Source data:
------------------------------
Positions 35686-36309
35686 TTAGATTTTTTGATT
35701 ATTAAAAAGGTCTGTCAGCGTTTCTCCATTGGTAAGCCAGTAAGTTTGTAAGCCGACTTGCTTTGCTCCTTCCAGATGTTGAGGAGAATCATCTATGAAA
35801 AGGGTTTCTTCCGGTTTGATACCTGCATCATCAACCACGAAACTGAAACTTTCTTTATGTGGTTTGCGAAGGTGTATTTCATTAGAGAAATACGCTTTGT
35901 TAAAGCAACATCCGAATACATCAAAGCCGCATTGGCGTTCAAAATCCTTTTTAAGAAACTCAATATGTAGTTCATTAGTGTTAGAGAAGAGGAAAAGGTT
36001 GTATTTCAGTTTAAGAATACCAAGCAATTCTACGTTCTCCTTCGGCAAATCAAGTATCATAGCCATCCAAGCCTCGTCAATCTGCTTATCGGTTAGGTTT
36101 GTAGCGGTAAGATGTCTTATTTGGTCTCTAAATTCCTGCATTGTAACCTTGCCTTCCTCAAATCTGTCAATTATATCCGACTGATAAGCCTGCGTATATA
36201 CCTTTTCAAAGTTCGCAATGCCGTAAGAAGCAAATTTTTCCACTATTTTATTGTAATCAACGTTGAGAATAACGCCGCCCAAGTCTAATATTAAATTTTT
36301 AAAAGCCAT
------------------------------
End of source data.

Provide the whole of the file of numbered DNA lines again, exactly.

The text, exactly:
Positions 35686-36309
35686 TTAGATTTTTTGATT
35701 ATTAAAAAGGTCTGTCAGCGTTTCTCCATTGGTAAGCCAGTAAGTTTGTAAGCCGACTTGCTTTGCTCCTTCCAGATGTTGAGGAGAATCATCTATGAAA
35801 AGGGTTTCTTCCGGTTTGATACCTGCATCATCAACCACGAAACTGAAACTTTCTTTATGTGGTTTGCGAAGGTGTATTTCATTAGAGAAATACGCTTTGT
35901 TAAAGCAACATCCGAATACATCAAAGCCGCATTGGCGTTCAAAATCCTTTTTAAGAAACTCAATATGTAGTTCATTAGTGTTAGAGAAGAGGAAAAGGTT
36001 GTATTTCAGTTTAAGAATACCAAGCAATTCTACGTTCTCCTTCGGCAAATCAAGTATCATAGCCATCCAAGCCTCGTCAATCTGCTTATCGGTTAGGTTT
36101 GTAGCGGTAAGATGTCTTATTTGGTCTCTAAATTCCTGCATTGTAACCTTGCCTTCCTCAAATCTGTCAATTATATCCGACTGATAAGCCTGCGTATATA
36201 CCTTTTCAAAGTTCGCAATGCCGTAAGAAGCAAATTTTTCCACTATTTTATTGTAATCAACGTTGAGAATAACGCCGCCCAAGTCTAATATTAAATTTTT
36301 AAAAGCCAT